Nepal, for the LDCs, emphasized developed country leadership and called for: information on increasing the ambition of pledges; addressing barriers to enabling action; review of targets under the Kyoto Protocol; implementation of pledges by Annex I parties not participating in the second commitment period; removal of conditionalities; and submission and implementation of NAMAs by developing countries.
Expressing support for the Brazilian proposal, the PHILIPPINES highlighted progress under Workstream 2 as the basis for a new agreement under Workstream 1, and described the 2015 agreement as implementing the Convention and not a “new convention.” She called for provision of means of implementation and addressing lifestyles based on wasteful consumption.
Chile, for AILAC, called for further work on enhancing the role of the existing institutions in order to create a suitable environment for increasing pledges and moving to their upper end; and identified the need to also address sectors other than energy.
JAPAN called for a focus on concrete actions, including on HFCs, renewable energy and energy efficiency. AUSTRALIA highlighted the energy sector as an area warranting technical work. Calling pledges “critical,” he said more work is required on conditions to encourage more pledges and enhance the existing ones.
SWITZERLAND called for, inter alia: developing a common understanding of mitigation potential as the “best basis” for a ministerial roundtable; creating space for new pledges; and stimulating actions outside the UNFCCC, including addressing HFCs under the Montreal Protocol.
The FEDERATED STATES OF MICRONESIA clarified that the proposal to phase out HFCs under the Montreal Protocol would not remove HFCs from the Kyoto Protocol basket of gases or limit parties’ ability to address HFCs under the UNFCCC. She said the proposal recommends phasing out HFC production first in developed country parties, stressing that the proposal seeks to complement efforts to address the emerging HFC problem.
Venezuela, for LMDC, stated that moving HFCs under the Montreal Protocol would adversely affect developing countries. CHINA expressed concern about GHGs being addressed under other international bodies. SAUDI ARABIA and INDIA supported China, stressing that HFCs should be considered under the UNFCCC.
Venezuela, for LMDC, urged Annex I parties to, inter alia: ratify the Kyoto Protocol amendment as soon as possible; increase commitments through domestic action; remove conditionalities; and provide full financing to mitigation projects in developing countries without seeking emission credits in return. She also called for flexibilities in the IPR regime. SAUDI ARABIA stated that Workstream 2 should be party-driven and include all sectors, gases, emissions and sinks, and said it is premature to take a decision on Workstream 2 at COP 19.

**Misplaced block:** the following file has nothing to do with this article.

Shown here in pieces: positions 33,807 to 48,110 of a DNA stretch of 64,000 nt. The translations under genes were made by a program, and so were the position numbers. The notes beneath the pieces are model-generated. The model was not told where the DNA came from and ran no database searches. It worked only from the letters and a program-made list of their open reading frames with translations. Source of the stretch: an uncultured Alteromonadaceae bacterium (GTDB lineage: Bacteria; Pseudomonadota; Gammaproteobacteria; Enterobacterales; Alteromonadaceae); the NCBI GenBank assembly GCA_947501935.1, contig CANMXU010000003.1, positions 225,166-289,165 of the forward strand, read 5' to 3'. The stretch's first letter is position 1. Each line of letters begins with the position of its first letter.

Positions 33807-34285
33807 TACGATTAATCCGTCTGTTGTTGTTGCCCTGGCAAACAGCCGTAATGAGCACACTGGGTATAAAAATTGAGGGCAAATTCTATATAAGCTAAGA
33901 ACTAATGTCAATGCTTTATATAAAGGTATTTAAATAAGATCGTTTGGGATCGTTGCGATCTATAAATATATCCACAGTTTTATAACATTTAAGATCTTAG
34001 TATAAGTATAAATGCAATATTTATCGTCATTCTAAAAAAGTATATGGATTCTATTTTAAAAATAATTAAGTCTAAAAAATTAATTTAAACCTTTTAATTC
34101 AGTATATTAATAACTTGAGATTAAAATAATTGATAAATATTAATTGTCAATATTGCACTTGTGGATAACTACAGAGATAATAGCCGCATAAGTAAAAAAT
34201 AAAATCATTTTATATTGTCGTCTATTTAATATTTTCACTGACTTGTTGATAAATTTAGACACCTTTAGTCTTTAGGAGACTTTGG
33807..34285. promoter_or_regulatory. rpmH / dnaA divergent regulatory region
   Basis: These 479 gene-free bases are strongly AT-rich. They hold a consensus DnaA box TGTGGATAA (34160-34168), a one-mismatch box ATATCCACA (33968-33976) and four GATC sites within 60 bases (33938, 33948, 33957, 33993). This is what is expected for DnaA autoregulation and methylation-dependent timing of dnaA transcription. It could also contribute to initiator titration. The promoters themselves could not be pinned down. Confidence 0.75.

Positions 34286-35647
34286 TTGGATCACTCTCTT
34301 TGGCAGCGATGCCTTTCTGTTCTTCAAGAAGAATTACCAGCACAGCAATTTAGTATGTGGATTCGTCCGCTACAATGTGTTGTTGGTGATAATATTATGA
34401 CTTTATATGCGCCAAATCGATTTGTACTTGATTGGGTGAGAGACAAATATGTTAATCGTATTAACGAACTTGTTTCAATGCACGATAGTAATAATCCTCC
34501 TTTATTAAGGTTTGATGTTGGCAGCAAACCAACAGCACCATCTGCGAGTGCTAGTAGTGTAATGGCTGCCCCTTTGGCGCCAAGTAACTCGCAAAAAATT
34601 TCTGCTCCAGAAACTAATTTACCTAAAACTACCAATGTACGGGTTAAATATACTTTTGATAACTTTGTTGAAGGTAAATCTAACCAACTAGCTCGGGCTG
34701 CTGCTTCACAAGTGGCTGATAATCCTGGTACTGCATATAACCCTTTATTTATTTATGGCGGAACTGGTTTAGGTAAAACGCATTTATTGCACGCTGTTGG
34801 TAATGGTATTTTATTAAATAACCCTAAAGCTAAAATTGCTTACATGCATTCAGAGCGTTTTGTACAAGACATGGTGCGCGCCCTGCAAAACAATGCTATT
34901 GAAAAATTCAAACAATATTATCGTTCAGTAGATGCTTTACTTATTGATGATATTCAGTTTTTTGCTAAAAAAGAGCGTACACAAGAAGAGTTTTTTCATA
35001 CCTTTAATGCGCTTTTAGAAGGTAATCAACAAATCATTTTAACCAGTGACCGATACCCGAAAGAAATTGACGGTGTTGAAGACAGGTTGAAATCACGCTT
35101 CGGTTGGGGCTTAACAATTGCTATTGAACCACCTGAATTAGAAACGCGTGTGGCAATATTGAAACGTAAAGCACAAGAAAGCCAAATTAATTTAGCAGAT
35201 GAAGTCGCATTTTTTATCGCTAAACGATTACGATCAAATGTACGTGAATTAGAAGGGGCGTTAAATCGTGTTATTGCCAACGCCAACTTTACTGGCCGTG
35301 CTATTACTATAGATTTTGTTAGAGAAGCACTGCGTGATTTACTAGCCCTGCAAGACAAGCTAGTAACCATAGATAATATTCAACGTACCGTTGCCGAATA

MALAYSIA stated that with means of implementation, more could be accomplished by developing countries. BANGLADESH stressed the need to reduce gaps and raise ambition in adaptation, finance, technology transfer and capacity building.
INDIA, with ARGENTINA, indicated that a technical paper on raising mitigation ambition and sectoral issues would be premature without clarity on which sectoral issues should be addressed. ARGENTINA identified several sectors as crucial to poverty eradication, including agriculture, energy and transport.
IRAN called for respecting the outcomes of previous UNFCCC sessions and other relevant UN bodies’ meetings, highlighting paragraph 26 of the Rio+20 outcome document on countries refraining from unilateral economic, financial or trade measures violating international law.
SBSTA CONTACT GROUPS
FRAMEWORK FOR VARIOUS APPROACHES (FVA): During the morning contact group, parties made minor amendments to draft conclusions before agreeing to forward the text to the SBSTA with the understanding that agreement on the timing of a workshop on FVA is pending.
BOLIVIA, supported by Saint Lucia, for AOSIS, and VENEZUELA, stressed that initial work should focus on the framework’s purpose and scope. The DOMINICAN REPUBLIC called for submissions on how the framework could help address national circumstances and common challenges. Many parties underlined the need for: open workshops, agreement on the timing of workshops and ways to ensure broad participation of developing countries.
BRAZIL stressed that conclusions on the FVA, non-market approaches and new market-based mechanisms should be seen as a package.
NON-MARKET-BASED APPROACHES: In the morning contact group, parties decided to forward the draft conclusions to the SBSTA, with the understanding that agreement on the timing of a workshop on non-market-based approaches is pending.
NEW MARKET-BASED MECHANISM: In the morning contact group, parties decided to forward the draft conclusions to the SBSTA, with the understanding that agreement on the timing of a workshop on the new market-based mechanism is pending.
IN THE CORRIDORS
With two days left, the ADP and SBSTA started wrapping up their work in Bonn. Delegates met throughout the day, but the largest congregations were around the coffee bar to, as one delegate joked, “provide an injection of needed inspiration,” to speed up the preparation of conclusions for the SBSTA closing plenary on Friday. Meanwhile, all was quiet on the SBI front.
Under the ADP, parties began to reflect on the way forward. After the informal plenary, one delegate worried that there was “little articulation of the package of decisions necessary at COP 19.” Some also voiced concern that in light of Tuesday’s events, it “may be difficult to justify sending delegates to climate meetings if no formal negotiations take place.” Others wondered about the focus of COP 19, with one delegate rattling off the many ideas for COP 19: “finance COP, loss and damage COP, implementation COP; it seems Warsaw could be many things to many people,” evidenced by a lengthening wish list with five months left to go.